Woman Honor Thyself

When women are depressed, they either eat or go shopping. Men invade another country. It's a whole different way of thinking. --Elaine Boosler

Monday, February 13, 2006

Today we celebrate the 197th anniversary of the birth of Abraham Lincoln.
What do we know about this man? some discussion of his depression according to STLToday

Some allege he suffered from melancholy or depression, but unlike the celebrities nowadays who wallow and delve into their misery and nihilsm from whom we hear nothing but a deadening repetitive whining, - we celebrate how Lincoln transcended it. . "We'll never be able to diagnose Lincoln, but we can continue to learn from how he handled his condition: the old-fashioned way."

It is known that with his towering intellect and his sensitivity to the suffering caused by the war, he would still begin cabinet meetings with a reading from one of the low-brow humorists of the day. "Yet it was just such moments, when he shed the emotional weight of his responsibilities in full- bodied laughter, that helped him overcome his melancholia."

What say he of religion?
Speaking of the Bible to his friend Joshua Speed in the summer of 1864, Lincoln advised, "Take all of this book upon reason that you can, and the balance on faith, and you will live and die a happier man."

Ought we not try to typify that spirit?

Did he allow his depression to cripple him?
It is said that during phases of his early adulthood and middle age, he had experienced depression and learned to live with it. When it came time for him to lead the nation through the crucible of Civil War, he had attained an emotional equilibrium that enabled him to carry the nation's burden as well as his own.

Perhaps on some level this puts the lie to the notion that even debilitating depression can
prevent someone from finding one's highest destiny.

President Lincoln personified the struggle we all have on some level, allowing the supreme human value to be the victor.


  • At 8:02 PM, Blogger Mike's America said…

    Thanks for reminding me of this occasion. Lincoln really was a giant in so many ways and we should remember and thank him every day for keeping this nation together.

  • At 8:17 PM, Blogger WomanHonorThyself said…

    Amen Mike!

  • At 8:45 PM, Blogger Karl m said…

    Honest Abe...what a concept..can you imagine if we had a few honest politicans now...
    stove hats off to big Abe...and as always..a copper penny for his thoughts...

  • At 8:46 PM, Blogger David said…

    I am not a fan of Lincoln's Presidency for many reasons (mostly glossed over by historical hagiographers of his life and work), but I do admire much about the man, Lincoln. Flawed as he was, he was still a giant among men. Thanks for the reminder of this milestone anniversary.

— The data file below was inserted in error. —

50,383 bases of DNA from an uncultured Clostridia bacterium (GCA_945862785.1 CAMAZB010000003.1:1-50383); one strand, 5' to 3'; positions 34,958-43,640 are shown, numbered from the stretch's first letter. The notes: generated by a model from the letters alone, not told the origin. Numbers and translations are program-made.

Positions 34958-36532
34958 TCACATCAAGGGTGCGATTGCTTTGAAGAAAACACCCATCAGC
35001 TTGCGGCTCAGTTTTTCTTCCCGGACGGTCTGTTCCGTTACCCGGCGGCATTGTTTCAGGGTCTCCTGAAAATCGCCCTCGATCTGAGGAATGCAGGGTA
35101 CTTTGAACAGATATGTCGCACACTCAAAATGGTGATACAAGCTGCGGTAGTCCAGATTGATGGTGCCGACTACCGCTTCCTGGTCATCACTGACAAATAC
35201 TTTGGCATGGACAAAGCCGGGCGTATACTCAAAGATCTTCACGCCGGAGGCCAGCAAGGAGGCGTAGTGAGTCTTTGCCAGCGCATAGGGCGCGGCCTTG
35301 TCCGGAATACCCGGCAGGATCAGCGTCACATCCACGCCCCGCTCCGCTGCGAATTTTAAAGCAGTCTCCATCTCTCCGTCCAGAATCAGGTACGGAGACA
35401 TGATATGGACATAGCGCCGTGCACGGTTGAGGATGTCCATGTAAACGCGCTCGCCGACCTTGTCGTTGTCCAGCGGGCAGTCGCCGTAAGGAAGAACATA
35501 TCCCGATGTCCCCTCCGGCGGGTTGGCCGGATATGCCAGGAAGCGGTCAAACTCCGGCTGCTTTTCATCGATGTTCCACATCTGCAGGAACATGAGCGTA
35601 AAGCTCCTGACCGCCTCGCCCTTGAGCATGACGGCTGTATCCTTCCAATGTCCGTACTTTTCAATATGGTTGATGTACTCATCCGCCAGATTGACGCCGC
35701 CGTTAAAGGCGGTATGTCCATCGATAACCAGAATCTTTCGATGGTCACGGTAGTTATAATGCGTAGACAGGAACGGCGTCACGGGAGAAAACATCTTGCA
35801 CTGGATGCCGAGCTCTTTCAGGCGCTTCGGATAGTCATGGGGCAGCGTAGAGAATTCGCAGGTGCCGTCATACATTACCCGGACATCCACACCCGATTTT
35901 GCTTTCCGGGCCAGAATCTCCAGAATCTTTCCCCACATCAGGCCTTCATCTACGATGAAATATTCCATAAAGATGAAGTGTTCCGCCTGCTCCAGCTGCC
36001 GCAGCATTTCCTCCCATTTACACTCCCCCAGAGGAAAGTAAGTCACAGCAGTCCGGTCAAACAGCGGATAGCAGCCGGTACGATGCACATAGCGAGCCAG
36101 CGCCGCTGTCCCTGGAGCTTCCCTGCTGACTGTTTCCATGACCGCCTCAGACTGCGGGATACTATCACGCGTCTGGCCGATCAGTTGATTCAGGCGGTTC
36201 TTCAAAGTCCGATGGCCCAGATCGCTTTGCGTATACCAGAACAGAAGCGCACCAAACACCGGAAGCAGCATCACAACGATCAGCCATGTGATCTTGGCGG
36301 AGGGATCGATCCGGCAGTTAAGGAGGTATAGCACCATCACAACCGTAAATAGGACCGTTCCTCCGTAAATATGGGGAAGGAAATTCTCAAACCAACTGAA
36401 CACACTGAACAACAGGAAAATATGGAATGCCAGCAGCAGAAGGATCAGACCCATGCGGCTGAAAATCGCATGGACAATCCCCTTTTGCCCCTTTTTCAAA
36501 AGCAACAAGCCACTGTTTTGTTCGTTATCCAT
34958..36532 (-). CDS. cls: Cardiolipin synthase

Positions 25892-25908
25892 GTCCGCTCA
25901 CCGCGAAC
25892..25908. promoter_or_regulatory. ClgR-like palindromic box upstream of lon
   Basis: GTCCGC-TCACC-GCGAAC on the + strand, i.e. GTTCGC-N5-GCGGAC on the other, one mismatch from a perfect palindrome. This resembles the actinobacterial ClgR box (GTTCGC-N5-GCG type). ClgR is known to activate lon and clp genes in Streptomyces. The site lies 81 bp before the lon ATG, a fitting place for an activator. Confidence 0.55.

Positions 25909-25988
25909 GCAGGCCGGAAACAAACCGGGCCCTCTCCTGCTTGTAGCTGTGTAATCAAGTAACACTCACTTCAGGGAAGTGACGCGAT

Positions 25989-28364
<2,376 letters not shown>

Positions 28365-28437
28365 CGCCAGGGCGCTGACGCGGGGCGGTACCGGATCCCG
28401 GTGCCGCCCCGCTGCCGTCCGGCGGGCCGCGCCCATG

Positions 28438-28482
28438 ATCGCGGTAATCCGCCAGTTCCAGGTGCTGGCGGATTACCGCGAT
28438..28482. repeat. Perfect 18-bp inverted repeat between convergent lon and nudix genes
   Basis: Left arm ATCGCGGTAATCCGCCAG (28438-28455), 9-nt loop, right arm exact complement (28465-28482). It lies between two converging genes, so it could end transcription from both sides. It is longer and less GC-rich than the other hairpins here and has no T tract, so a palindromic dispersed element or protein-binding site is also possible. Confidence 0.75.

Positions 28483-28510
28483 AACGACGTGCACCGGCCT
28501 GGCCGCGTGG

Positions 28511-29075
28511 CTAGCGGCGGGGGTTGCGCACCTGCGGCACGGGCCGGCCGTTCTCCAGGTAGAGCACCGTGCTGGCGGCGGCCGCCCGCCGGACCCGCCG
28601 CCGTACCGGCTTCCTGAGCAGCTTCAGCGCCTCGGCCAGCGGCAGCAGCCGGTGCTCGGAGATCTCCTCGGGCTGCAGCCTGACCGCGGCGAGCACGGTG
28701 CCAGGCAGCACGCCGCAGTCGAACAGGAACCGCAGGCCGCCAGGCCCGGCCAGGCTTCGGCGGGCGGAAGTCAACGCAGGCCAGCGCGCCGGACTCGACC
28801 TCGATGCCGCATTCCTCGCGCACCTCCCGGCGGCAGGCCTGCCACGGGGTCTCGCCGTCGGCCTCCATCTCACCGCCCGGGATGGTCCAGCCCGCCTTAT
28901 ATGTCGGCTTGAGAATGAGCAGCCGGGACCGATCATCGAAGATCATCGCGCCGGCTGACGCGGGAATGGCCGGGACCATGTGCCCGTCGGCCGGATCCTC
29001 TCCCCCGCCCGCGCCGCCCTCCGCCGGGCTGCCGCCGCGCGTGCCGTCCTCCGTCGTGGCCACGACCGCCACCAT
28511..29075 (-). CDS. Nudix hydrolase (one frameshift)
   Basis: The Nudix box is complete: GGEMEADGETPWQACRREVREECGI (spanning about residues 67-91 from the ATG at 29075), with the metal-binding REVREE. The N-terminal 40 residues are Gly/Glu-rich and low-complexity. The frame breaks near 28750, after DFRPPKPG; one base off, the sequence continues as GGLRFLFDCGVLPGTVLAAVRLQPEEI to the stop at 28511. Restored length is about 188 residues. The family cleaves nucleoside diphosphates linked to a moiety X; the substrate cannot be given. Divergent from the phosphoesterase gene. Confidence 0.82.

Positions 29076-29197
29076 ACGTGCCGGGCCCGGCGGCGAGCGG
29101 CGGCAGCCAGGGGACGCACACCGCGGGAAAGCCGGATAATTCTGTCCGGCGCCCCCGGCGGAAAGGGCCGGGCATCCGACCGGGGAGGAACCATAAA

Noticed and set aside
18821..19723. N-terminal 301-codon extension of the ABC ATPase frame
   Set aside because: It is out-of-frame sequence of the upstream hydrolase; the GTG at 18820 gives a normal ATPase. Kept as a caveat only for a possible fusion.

• At 10:07 PM, Blogger The MaryHunter said…

    Now, why did I know that David (God love 'im) would chime in, bifurcated, with his Lincolnophobia? S'okay, bud, I still loves ya. :-) Indeed, a man among men.

    (OK I best stay away from these bday posts, they're just killing me)

  • At 6:30 AM, Blogger WomanHonorThyself said…

    lolz TMH..u knowzzzzzzzzz David's gotta b controversial dontcha?..grinz

  • At 9:15 AM, Blogger Middle Class Guy said…

    Not only should we remember Lincoln as a giant, but as a man of great humanity and compassion. Even though he had his own personal tragedies, he prevailed and used them as a source of inspiration. They made him more human. We have no one in politics today to compare with Lincoln.

  • At 12:31 PM, Blogger kevin said…

    My favorite President and the 1st Republican, and yes he was a giant among men, in more ways that one. When a shorter man asked Lincold how tall a moan should be, he replied, "A man should be tall enough so that his feet reach the ground". Funny, articulate and formidable leader.

  • At 4:41 PM, Blogger WomanHonorThyself said…

    Nice one Kev!

  • At 5:35 PM, Blogger Always On Watch said…

    On Thursday, I'll be posting a student's sonnet in honor of Abraham Lincoln. I hope that you'll stop by.

    Right now, I'm listening to an excellent book-on-tape: The Day Lincoln Was Shot. I highly recommend this book!

    Did he allow his depression to cripple him?
    It is said that during phases of his early adulthood and middle age, he had experienced depression and learned to live with it.

    His wife had some serious mental problems as well.

    The man did not have an easy life, no matter what aspect one considers. That he was able to accomplish all that he did is a testimony to the American and Christian work ethic.

  • At 7:28 PM, Blogger WomanHonorThyself said…

    Thanks y'alls TMH,David,Mike, MCG, Kevin ,Alwayson Watch and Karl M.. for the inputs !...diverse as they were..grinz.


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